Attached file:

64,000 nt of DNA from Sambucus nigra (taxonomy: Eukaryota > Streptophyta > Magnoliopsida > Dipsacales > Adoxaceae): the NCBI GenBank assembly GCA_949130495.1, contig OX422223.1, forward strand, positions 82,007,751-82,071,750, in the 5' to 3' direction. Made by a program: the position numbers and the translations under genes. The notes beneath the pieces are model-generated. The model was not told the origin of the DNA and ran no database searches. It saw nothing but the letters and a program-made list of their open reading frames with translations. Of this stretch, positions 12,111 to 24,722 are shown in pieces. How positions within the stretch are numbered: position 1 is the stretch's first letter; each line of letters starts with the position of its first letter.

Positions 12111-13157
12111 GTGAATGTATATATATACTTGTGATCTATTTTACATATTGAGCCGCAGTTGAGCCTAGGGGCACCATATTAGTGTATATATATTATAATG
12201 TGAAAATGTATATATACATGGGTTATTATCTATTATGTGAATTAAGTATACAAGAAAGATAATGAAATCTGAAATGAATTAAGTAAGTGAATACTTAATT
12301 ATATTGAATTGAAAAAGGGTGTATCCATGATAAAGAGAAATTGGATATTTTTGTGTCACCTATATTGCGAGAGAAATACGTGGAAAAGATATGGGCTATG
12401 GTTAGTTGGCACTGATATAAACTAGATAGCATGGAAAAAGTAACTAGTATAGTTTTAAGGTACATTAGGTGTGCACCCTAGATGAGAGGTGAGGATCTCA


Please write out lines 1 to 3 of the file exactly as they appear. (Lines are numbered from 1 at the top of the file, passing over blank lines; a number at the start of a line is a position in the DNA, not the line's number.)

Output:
64,000 nt of DNA from Sambucus nigra (taxonomy: Eukaryota > Streptophyta > Magnoliopsida > Dipsacales > Adoxaceae): the NCBI GenBank assembly GCA_949130495.1, contig OX422223.1, forward strand, positions 82,007,751-82,071,750, in the 5' to 3' direction. Made by a program: the position numbers and the translations under genes. The notes beneath the pieces are model-generated. The model was not told the origin of the DNA and ran no database searches. It saw nothing but the letters and a program-made list of their open reading frames with translations. Of this stretch, positions 12,111 to 24,722 are shown in pieces. How positions within the stretch are numbered: position 1 is the stretch's first letter; each line of letters starts with the position of its first letter.

Positions 12111-13157
12111 GTGAATGTATATATATACTTGTGATCTATTTTACATATTGAGCCGCAGTTGAGCCTAGGGGCACCATATTAGTGTATATATATTATAATG